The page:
If 'trolling' is an inescapable product of anonymity, could it also be a wellspring of creativity? By Gillian Terzis.

LOLs, trolls and rickrolls

The once-ubiquitous “rickroll” meme, of ’80s pop star Rick Astley.

So there’s this guy. Let’s call him James. He considers himself “fairly ordinary” and is approaching 30. He seems articulate, intelligent, well socialised. He describes his politics as “reasonably left-leaning”. There’s a good chance you’re similar to him: every day he tends to his office job, works out, sees friends, comes home. Then, should the mood strike him – and it often does, compulsively – he may log on to one of his 11 accounts on Reddit. Each one is tailored to a specific persona or ideological bent: he could assume the character of a middle-aged mother and rabid anti-vaxxer, a nutty leftist ideologue, an arch-conservative. On occasion he adopts the moniker “Jewliar Gaglard”.

James has a singular talent for antagonising others. Over time it has become something of a hobby, this habit of carefully laying out the bait, waiting for a reaction, performing these acts of micro-violence – “trolling”, as such behaviour is known. And, like a true hobbyist, he’s both obsessed with this hobby and driven by it. The goal is simple: to bait other users with wilfully antisocial behaviour. If they retaliate, all the better. He says the hate he receives gives him a “weird delight”; his anti-vaxxer persona often receives death threats. He does, however, draw the line on commenting on the relationship subreddit, where people reveal vulnerable, intimate information about themselves, and is quick to delineate trolling from bullying.

His most popular post in the Australia subreddit was one where he satirically called for the assassination of Tony Abbott. “I like to see where people’s prejudices will lie, how far left I can push a discussion,” he says. He fretted briefly about surfacing on the Australian Federal Police’s radar, but then realised his post had become the most up-voted comment before it was deleted. “That was a weird moment,” he admits. “This is what people think is acceptable.”

There are probably many people who would view James’s behaviour as offensive or churlish. He can’t pinpoint when he became a troll, though he suspects the seeds of antagonism were sown in his teens as a player of games such as Counter-Strike. “I would always find the amount of fun I was having playing these games would be inversely proportional to the fun that everyone else seemed to be having,” he says. So he would “grief” his teammates – sabotage their game play, be a nuisance – and was kicked off many game servers. Things didn’t escalate until he was studying his master’s degree. Suffering from “excruciating writer’s block”, his academic adviser recommended James practise writing, which he did in the form of posting “inane and inarticulate” comments on Reddit. Anonymity is what gives life to trolling. “It’s really liberating, this way to like de-individuate yourself,” James says. He no longer comments on YouTube, as the service is linked to users’ Google accounts.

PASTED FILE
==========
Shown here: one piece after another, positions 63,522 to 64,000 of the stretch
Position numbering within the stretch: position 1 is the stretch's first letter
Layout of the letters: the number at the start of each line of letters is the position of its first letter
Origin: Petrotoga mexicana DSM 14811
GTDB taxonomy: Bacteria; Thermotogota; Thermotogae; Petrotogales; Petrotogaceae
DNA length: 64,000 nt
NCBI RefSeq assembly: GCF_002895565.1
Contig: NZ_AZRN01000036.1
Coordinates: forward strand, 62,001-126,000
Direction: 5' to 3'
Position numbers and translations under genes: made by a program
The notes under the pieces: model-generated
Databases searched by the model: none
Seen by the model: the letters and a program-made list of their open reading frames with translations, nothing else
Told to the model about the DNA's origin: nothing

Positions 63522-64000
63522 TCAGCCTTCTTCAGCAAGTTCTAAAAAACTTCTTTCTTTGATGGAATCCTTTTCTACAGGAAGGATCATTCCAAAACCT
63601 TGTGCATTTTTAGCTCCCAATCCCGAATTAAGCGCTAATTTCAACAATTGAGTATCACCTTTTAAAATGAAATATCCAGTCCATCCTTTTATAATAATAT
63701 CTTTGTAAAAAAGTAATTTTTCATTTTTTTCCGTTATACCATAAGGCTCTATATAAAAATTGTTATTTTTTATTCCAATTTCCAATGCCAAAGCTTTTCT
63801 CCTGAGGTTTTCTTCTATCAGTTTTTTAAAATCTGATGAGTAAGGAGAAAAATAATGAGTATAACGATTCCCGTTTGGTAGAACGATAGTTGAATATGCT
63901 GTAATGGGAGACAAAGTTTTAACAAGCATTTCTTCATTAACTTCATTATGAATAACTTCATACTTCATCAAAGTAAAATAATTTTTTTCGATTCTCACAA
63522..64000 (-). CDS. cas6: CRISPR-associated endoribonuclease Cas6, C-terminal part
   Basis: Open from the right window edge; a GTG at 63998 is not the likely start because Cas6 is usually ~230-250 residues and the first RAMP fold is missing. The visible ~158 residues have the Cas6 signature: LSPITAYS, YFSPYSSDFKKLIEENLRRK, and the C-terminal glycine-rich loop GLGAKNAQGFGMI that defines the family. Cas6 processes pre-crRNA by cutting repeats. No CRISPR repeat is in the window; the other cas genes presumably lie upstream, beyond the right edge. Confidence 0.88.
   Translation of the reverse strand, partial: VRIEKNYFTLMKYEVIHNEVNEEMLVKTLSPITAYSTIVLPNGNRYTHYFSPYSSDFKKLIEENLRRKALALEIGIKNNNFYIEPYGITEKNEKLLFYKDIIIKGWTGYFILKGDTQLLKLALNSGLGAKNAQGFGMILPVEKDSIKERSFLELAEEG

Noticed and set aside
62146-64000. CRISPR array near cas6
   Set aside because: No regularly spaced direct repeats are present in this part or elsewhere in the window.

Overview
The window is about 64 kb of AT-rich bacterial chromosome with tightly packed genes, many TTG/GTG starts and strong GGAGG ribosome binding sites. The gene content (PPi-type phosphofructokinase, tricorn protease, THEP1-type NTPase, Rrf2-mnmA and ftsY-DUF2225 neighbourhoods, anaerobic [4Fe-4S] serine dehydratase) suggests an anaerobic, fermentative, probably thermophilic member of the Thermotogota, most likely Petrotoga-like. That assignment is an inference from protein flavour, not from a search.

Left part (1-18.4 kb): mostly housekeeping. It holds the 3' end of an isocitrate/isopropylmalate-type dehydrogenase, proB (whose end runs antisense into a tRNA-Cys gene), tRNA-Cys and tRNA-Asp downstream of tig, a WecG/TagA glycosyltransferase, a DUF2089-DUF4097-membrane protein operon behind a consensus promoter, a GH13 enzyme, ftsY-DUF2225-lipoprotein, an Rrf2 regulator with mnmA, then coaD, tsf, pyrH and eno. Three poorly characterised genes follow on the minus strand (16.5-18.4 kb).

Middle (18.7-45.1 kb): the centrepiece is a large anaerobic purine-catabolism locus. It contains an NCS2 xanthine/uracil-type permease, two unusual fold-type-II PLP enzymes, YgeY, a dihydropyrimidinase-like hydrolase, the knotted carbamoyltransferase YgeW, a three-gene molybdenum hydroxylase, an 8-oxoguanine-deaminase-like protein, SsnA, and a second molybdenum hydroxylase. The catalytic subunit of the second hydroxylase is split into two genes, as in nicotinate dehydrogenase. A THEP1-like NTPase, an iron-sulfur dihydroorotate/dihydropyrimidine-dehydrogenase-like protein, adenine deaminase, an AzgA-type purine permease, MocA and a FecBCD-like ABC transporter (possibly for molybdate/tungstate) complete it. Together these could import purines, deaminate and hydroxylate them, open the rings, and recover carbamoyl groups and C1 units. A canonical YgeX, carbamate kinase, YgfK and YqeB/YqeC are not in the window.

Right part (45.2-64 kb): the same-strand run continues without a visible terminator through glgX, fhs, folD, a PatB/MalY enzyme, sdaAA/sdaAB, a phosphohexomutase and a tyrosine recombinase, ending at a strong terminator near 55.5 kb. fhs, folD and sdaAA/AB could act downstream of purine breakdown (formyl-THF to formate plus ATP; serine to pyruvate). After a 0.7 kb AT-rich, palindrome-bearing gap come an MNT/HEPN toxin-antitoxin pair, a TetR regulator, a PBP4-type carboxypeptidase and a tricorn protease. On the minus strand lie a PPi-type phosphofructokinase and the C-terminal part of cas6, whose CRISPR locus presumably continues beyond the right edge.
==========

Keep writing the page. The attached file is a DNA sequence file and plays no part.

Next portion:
From the standpoint of the sites being trolled, combating such behaviour with comment moderation and the like is impossibly time-consuming. Perhaps inevitably, ways of automating resistance to antisocial online behaviour are being considered. An algorithm recently developed by Stanford University’s Justin Cheng, Cristian Danescu-Niculescu-Mizil and Jure Leskovec, aims to identify and weed out this kind of antisocial behaviour in online communities. Because the definition of trolling has morphed over time – once referring to antagonistic posts designed to provoke, but more often now used to encompass behaviour that could also be categorised as cyberbullying – Cheng says he and his team of researchers “rely on moderators of a community to tell us what kind of users are undesirable”. He says that “by studying users who are subsequently banned from a community, we can implicitly study antisocial behaviour without needing to create an all-encompassing or overly specific definition”.

The algorithm was tested on three US websites – conservative opinion site, news site and gaming site – and correctly identified instances of trolling on four out of five occasions after analysing between five and 10 posts. A classic telltale sign of a troll often lies in the poor quality of their writing – sloppy punctuation and overzealous capitalisation are dead giveaways. But this is by no means foolproof. It’s prone to false positives, for one thing – the algorithm has seemingly imposed a penalty for poor grammar. But it would also have a more difficult time discerning the trolls who are more literate and self-aware. “One big takeaway is that the community plays a significant role in making trolls who they are,” says Cheng. While some do “enter” the community as fully formed trolls, the behaviour and writing of many more commonly deteriorates over time. Which is probably why Reddit’s positive feedback loop lures trolls back to the lair like moths to a flame.